Cybersquat Thrusts


Both the U.S. House of Representatives and the Senate have passed separate versions of bills outlawing "cybersquatting." According to Congress, cybersquatting occurs when a person registers as an Internet domain name a trademark or famous name to which he does not hold rights, with the intent of turning a buck.

For Sen. Orrin Hatch (R-Utah), the sponsor of the Senate version of the bill, the motivation appears to be partly personal. When Hatch looked into setting up a Web site to publicize his bid for the Republican presidential nomination, someone offered him the domain name www.senatororrinhatch.com for $45,000 (Hatch declined the offer). While the House and Senate bills cover the use of famous names, Hatch is working with the author of the House bill, Rep. James Rogan (R-Calif.), to craft a provision that would outlaw squatting on any name if it could be proved that the motive was profit.

While such legislation seeks to simplify the matter, it raises a number of questions of its own. For instance, it's not clear whether or how coincidental or accidental interference with trademarks would be punished. What, if anything, should be done with potentially–and, one assumes, pointedly–confusing domain names such as whitehouse.com, which takes surfers not to the president's Web site (that's whitehouse.gov) but to a porno site?

Then there's the issue of parody Web pages. On the Web, a site's address can be speech as much as its content. Sites such as www.aolsucks.com use company names to lambaste corporations and famous individuals. That's one of the reasons more and more political candidates are preemptively buying up obvious variations on a theme before they launch their campaigns. GOP presidential front-runner George W. Bush's campaign, for instance, is reportedly the owner of such domain names as www. georgebushsucks. com.

As the In-ternet becomes more central to our lives, the issue of who owns the rights to a given domain name can only continue to heat up, especially when it comes to commercial trademarks. Despite the flurry of legislative activity in Washington, however, it's not clear that new laws are needed. The non-profit International Corporation for Assigned Names and Numbers (ICANN), which assigns and administers Internet domain names, favors resolving conflicts by having registrants undergo an arbitration-like procedure.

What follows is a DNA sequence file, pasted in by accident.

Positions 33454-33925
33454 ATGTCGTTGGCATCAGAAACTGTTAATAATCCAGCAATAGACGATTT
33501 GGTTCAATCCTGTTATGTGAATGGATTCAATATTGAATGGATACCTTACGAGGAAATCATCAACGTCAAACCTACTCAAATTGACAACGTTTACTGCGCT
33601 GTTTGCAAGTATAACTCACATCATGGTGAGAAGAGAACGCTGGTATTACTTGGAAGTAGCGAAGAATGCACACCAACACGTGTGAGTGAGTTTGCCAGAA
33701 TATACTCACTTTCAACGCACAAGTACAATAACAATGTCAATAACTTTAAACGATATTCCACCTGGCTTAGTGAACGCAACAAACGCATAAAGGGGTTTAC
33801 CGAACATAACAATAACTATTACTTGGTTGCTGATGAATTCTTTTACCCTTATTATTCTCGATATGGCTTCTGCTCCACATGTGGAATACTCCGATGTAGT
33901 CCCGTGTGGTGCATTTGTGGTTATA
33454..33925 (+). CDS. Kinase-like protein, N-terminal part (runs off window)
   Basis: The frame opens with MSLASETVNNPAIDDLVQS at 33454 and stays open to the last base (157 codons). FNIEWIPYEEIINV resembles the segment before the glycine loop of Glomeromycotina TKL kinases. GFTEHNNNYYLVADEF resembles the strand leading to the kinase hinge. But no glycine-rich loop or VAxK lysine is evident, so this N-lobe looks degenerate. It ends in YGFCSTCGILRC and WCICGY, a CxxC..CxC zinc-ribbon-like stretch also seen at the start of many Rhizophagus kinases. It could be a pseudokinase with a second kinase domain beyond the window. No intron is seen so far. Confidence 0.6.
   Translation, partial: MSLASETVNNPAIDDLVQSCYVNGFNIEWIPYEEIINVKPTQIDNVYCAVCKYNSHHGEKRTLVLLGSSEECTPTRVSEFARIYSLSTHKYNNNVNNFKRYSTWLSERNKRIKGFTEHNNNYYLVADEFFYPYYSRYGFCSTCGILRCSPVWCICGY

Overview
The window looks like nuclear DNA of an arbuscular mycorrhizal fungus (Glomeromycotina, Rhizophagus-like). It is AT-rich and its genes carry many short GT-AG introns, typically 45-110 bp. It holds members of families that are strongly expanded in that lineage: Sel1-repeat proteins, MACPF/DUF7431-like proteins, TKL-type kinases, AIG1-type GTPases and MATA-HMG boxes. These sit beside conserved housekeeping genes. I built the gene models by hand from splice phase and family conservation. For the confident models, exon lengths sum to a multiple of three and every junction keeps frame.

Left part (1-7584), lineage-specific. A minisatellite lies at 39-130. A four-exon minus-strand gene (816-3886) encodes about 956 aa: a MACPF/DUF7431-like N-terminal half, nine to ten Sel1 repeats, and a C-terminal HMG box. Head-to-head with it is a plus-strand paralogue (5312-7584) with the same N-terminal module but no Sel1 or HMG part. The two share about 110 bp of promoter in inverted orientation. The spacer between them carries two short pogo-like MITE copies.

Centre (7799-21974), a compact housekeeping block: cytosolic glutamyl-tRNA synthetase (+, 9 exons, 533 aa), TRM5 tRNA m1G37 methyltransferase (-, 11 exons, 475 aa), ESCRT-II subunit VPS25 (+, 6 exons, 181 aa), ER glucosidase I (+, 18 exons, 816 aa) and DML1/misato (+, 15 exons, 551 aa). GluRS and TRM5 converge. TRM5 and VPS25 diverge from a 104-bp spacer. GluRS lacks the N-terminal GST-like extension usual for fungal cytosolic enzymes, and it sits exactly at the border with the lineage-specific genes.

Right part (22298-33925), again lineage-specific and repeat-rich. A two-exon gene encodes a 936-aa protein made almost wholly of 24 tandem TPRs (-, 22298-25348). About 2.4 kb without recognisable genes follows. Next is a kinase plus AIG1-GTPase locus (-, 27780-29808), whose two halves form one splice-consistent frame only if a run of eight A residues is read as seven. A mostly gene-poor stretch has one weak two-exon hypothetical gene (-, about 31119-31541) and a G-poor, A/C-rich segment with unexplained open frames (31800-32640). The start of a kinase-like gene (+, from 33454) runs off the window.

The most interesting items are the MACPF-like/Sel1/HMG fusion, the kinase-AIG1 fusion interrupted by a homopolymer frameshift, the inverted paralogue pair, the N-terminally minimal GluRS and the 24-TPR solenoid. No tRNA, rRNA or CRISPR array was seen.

So far most disputes have been handled either through selling domain names or by extending traditional trademark law, which protects against fraud and "dilution" of brand names, into cyberspace. Last summer, for instance, Avery Dennison Corp., well-known makers of mailing labels and other office-related products, lost on appeal a case against a Los Angeles businessman who had registered the domains avery.net and dennison.net, apparently with the intent of selling them to people with those last names. The U.S. Court of Appeals for the 9th Circuit ruled that the corporation's trademark was not famous enough to warrant exclusive use and that Avery and Dennison are common enough last names that trademark protection does not apply. In other cases, one assumes, the results would be different.

Republican members of Congress, however, seem to place little faith in the courts. "Traditional trademark law is very cumbersome and expensive," says Grayson Wolfe, an aide to Rep. Rogan. Wolfe acknowledges that the legislation may restrict speech in ways that raise constitutional issues. "It's hard with the First Amendment," he says, "but we're working on it."

There's another potential problem with whatever legislation ultimately makes it to the White House (the chief executive's residence, not the porno site). The Clinton administration favors relying on current trademark law to resolve disputes, so any bill submitted to the president may face a veto.